Population-level distribution and putative immunogenicity of cancer neoepitopes [article]

Mary A Wood, Mayur Paralkar, Mihir P Paralkar, Austin Nguyen, Adam J Struck, Kyle Ellrott, Adam Margolin, Abhinav Nellore, Reid F Thompson
2017 bioRxiv   pre-print
Tumor neoantigens are a driver of cancer immunotherapy response; however, current neoantigen prediction tools produce many candidates that require further prioritization for research/clinical applications. Additional filtration criteria and population-level understanding may help to produce refined lists of putative neoantigens. Herein, we show neoepitope immunogenicity is likely related to measures of peptide novelty and report population-level behavior of these and other metrics. Methods: We
more » ... trics. Methods: We propose four peptide novelty metrics to refine predicted neoantigenicity: tumor vs. paired normal peptide binding affinity difference, tumor vs. paired normal peptide sequence similarity, tumor vs. closest human peptide sequence similarity, and tumor vs. closest microbial peptide sequence similarity. We apply these metrics to tumor neoepitopes predicted from somatic missense mutations in The Cancer Genome Atlas (TCGA) and a cohort of melanoma patients, as well as to a group of peptides with neoepitope-specific immune response data using an extension of pVAC-Seq [1]. Results: We show neoepitope burden varies across TCGA disease sites and HLA alleles, with surprisingly low repetition of neoepitope sequences across patients or neoepitope preferences among sets of HLA alleles. Only 20.3% of predicted neoepitopes across TCGA patients displayed novel binding change based on our binding affinity difference criteria. Similarity of amino acid sequence was typically high between paired tumor-normal epitopes, but in 24.6% of cases, neoepitopes were more similar to other human peptides, or even to bacterial (56.8% of cases) or viral peptides (15.5% of cases), than their paired normal counterparts. Applied to peptides with neoepitope-specific immune response, a linear model incorporating neoepitope binding affinity, protein sequence similarity between neoepitopes and their closest viral peptides, and paired binding affinity difference was able to predict immunogenicity with an AUROC of 0.66. Conclusions: Our proposed neoepitope prioritization criteria emphasize neoepitope novelty and refine patient neoepitope predictions for focus on biologically meaningful candidate neoantigens. We have demonstrated that neoepitopes should be considered not only with respect to their paired normal epitope, but with respect to the entire human proteome, as well as bacterial and viral peptides, with potential implications for neoepitope immunogenicity and personalized vaccines for cancer treatment. We conclude that putative neoantigens are highly variable across individuals as a function of both cancer genetics and personalized HLA repertoire, while the overall behavior of filtration criteria reflects predictable patterns.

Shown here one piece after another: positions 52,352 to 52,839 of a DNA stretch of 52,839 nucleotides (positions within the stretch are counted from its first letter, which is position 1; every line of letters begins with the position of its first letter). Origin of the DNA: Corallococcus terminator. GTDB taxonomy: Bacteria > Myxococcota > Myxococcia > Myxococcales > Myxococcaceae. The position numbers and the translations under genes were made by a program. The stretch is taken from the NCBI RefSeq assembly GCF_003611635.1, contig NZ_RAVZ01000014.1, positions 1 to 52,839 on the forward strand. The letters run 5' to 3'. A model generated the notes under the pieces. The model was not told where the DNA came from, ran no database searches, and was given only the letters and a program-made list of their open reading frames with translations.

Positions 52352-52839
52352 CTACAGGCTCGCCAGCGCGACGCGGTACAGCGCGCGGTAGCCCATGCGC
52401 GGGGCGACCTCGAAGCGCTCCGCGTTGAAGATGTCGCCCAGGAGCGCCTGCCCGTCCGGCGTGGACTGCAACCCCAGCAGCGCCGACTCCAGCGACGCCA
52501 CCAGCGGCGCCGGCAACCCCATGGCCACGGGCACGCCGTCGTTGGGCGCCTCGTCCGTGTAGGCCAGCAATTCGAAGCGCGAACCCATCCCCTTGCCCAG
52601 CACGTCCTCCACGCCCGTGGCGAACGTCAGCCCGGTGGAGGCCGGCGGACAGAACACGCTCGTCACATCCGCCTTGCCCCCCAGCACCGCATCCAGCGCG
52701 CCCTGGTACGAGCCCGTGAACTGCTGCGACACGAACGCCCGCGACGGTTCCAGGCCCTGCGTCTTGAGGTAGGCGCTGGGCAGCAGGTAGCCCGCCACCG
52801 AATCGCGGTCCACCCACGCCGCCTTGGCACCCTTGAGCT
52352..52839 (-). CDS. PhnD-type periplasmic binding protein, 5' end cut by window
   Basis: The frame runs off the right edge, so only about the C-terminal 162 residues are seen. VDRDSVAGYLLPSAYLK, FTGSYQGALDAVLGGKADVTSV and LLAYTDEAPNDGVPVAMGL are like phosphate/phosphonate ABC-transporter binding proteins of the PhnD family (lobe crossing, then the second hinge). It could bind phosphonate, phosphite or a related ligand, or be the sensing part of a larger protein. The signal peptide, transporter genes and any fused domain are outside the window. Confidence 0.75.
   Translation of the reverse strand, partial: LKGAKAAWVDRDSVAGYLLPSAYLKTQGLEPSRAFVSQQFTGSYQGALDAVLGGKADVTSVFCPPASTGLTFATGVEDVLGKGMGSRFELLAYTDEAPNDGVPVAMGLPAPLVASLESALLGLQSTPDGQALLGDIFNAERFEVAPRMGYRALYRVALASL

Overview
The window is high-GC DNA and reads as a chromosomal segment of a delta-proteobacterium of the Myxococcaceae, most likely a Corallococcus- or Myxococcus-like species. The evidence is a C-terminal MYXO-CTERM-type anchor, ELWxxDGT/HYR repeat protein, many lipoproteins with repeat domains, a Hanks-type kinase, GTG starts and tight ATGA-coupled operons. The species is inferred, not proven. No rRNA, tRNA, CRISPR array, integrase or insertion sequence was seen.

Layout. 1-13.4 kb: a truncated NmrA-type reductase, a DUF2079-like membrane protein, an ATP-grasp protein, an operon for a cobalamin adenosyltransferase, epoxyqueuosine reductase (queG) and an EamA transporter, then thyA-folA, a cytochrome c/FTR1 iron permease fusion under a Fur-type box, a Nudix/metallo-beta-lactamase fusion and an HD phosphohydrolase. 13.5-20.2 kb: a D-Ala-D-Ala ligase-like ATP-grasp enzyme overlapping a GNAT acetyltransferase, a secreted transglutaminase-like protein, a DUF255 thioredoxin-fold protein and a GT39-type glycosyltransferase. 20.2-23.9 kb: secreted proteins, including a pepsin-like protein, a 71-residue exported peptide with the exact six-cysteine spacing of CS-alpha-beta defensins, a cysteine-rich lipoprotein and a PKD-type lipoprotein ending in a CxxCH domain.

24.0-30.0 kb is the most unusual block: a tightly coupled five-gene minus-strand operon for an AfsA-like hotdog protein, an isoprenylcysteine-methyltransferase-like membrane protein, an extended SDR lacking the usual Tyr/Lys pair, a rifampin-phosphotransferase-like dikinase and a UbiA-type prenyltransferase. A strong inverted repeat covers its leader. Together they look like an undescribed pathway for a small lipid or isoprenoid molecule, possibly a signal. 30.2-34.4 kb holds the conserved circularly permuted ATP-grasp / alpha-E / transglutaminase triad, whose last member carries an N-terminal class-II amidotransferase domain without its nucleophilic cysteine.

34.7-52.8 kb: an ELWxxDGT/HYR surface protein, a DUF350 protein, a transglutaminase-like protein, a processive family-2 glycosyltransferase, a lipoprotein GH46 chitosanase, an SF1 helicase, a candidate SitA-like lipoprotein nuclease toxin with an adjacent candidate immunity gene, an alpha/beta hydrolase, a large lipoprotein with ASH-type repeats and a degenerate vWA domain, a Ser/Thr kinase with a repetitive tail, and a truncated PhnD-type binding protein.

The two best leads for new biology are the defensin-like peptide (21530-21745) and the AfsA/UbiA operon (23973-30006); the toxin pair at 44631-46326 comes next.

doi:10.1101/192716 fatcat:jbdi37zejfh5jfwpxed6n3o3he